Over the past four seasons, after plenty of public messes in the realm of player negotiations, Dorion’s most used phrase might now officially be “we don’t negotiate through the media.” While it can be frustrating as fans, particularly when we’re all waiting not-at-all-patiently for news of a long term extension for Brady Tkachuk, it’s in the best interest of the organization to ensure as much of this stuff happens behind closed doors as possible. After all, a team like the Senators can’t afford any more negative media attention than they tend to generate for themselves outside of contract negotiations.
On this topic, however, there has appeared to be plenty of negotiation through the media – just not by Dorion himself. Over the last few weeks, TSN’s Shawn Simpson and PostMedia’s Bruce Garrioch have essentially been reporting one-sided updates – Simpson from Tkachuk’s side, Garrioch from Ottawa’s. The question is, how much of this is each camp trying to leak some information to tip the scales on their favour and how much of it is just genuine reporting of what each journalist has heard?
It’s incredibly possible that Simpson doesn’t report too much from the Sens side simply because he doesn’t have a deep, trustworthy source to keep him in the know. Similarly, it’s possible (read: incredibly likely) Garrioch’s information comes directly from the team and he doesn’t have much in the way of a network within the NHL Agents community.
It’s hard to ignore, though, how regularly these two indirectly spar on Twitter. For every Garrioch article, there tends to be a Simpson subtweet. For example, Garrioch recently penned a piece updating on the Tkachuk contract negotiations, claiming Tkachuk not being at camp on day one would have an impact on his chances of making the Olympic team. The next morning, Simpson tweeted this:
Tkachuk wanting to play in the Olympics is less than zero leverage for the Sens. Not even on the radar at this point. If it’s November 1st maybe it turns up the heat.
As @TSNHammer looked up, Matthew signed in the middle of camp in 2019.
— Shawn Simpson (@TSNSimmer) September 14, 2021
At the end of the day, I like that Dorion tries to keep things under wraps as much as possible but it’s really hard to take those words too seriously with how frequent these types of pieces and interactions happen. I don’t blame Garrioch, Simpson or any other media member for releasing to the public information they find out. Not one bit. That’s their job!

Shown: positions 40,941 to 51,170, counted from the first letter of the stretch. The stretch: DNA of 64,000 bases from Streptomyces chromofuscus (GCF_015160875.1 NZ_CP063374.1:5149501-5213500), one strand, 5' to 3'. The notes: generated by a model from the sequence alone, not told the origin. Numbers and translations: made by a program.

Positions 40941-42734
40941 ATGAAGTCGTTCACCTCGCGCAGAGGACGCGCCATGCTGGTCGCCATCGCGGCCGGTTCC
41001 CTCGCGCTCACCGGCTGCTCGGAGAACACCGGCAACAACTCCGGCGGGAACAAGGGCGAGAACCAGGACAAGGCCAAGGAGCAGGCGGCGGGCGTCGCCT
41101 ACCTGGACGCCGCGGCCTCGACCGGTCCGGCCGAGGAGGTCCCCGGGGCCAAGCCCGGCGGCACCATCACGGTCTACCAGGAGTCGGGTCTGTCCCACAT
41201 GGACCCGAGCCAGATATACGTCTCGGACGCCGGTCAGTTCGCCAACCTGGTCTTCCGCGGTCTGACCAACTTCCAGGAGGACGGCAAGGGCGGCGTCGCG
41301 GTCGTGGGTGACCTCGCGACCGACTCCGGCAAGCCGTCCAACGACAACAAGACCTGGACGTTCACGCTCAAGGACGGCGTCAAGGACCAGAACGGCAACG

But the Sens definitely negotiate through the media, Dorion just doesn’t reveal information himself with a microphone in his face.
On Player Personalities
Thomas Chabot and Tim Stützle attended the NHL media event in Toronto this past week and it was a refreshing reminder of how gosh darn likeable the new era of Ottawa Senators are.
It was great to see both players interacting with the media, answering questions, playing fun games and, of course, drawing the teams logo from memory. It’s a good thing they’re both good at hockey so they don’t have to try their hands at the starving artist career – they’d be quite hungry, I suspect.
This summer we also got the chance to see a number of players hop on The Wally and Methot Show and get a glimpse into their personalities, as well. From Josh Norris to Brady Tkachuk to Egor Sokolov, we had the pleasure of getting to know these people better, not just the players, and, for me, that felt incredibly relatable.
Many joke on Twitter about Ottawa trying to rebuild their team based on vibes and it seems to be true. Maybe it’s because we have more mediums to get to know them better or maybe it’s because the dust is settling and the black cloud above the organization appears to be dissipating, but overall I’m really looking forward to the upcoming season and a big part of that is feeling more connected to the people under the uniforms.
On Professional Tryouts
We’re getting to the part of the offseason, right before camp, where teams are starting to announce players who will be attending camp on professional tryouts (PTO). Over the past week, we’ve seen Tobias Rieder heading to Anaheim on a PTO, Artem Anisimov to Colorado, Mark Jankowski and Jimmy Vesey to New Jersey and more.
With the idea that Ottawa was expected to add more to its roster than they have, I’d think we’ll see at least a few players invited to the main camp next week on PTOs. As the blueline is relatively busy already, if the Sens are going to bring anyone in, you’d think it’ll be up front.
Looking through the list of free agents on CapFriendly, a few names popped for me. The first name was Alex Galchenyuk. I know, I know. Why revisit this? At the end of the day, Galchenyuk is a player you can toss onto your third line and second power play unit and get something done, in a pinch. He’s someone who’s played up the lineup and down the lineup and while his skillset is a much closer match to a top six role than a bottom six role, bringing him in on a PTO certainly wouldn’t hurt.
Another familiar face would be Tyler Ennis. I loved Ennis when he was on the Sens. He was the perfect energy player, rarely out of position and can certainly be trusted with extra responsibility from time to time.